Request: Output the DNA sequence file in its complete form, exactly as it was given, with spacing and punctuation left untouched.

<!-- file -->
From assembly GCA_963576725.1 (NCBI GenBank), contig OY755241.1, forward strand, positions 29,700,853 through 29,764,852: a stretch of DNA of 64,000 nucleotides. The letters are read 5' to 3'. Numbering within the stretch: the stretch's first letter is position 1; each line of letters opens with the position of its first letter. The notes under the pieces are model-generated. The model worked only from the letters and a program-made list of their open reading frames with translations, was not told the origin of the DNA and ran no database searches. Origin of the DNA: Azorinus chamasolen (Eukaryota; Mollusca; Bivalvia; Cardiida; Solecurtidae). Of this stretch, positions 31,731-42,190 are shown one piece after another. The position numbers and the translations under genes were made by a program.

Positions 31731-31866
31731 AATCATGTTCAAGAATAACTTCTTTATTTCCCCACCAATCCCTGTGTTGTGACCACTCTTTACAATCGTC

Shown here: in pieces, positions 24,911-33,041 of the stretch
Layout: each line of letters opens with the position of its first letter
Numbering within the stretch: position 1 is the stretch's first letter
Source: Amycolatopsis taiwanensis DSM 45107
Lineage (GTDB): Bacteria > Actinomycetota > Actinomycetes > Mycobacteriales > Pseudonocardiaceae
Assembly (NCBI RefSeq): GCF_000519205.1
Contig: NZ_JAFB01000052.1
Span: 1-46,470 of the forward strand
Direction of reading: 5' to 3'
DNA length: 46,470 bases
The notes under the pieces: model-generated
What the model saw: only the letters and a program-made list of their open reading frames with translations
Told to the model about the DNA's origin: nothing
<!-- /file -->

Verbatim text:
From assembly GCA_963576725.1 (NCBI GenBank), contig OY755241.1, forward strand, positions 29,700,853 through 29,764,852: a stretch of DNA of 64,000 nucleotides. The letters are read 5' to 3'. Numbering within the stretch: the stretch's first letter is position 1; each line of letters opens with the position of its first letter. The notes under the pieces are model-generated. The model worked only from the letters and a program-made list of their open reading frames with translations, was not told the origin of the DNA and ran no database searches. Origin of the DNA: Azorinus chamasolen (Eukaryota; Mollusca; Bivalvia; Cardiida; Solecurtidae). Of this stretch, positions 31,731-42,190 are shown one piece after another. The position numbers and the translations under genes were made by a program.

Positions 31731-31866
31731 AATCATGTTCAAGAATAACTTCTTTATTTCCCCACCAATCCCTGTGTTGTGACCACTCTTTACAATCGTC

Shown here: in pieces, positions 24,911-33,041 of the stretch
Layout: each line of letters opens with the position of its first letter
Numbering within the stretch: position 1 is the stretch's first letter
Source: Amycolatopsis taiwanensis DSM 45107
Lineage (GTDB): Bacteria > Actinomycetota > Actinomycetes > Mycobacteriales > Pseudonocardiaceae
Assembly (NCBI RefSeq): GCF_000519205.1
Contig: NZ_JAFB01000052.1
Span: 1-46,470 of the forward strand
Direction of reading: 5' to 3'
DNA length: 46,470 bases
The notes under the pieces: model-generated
What the model saw: only the letters and a program-made list of their open reading frames with translations
Told to the model about the DNA's origin: nothing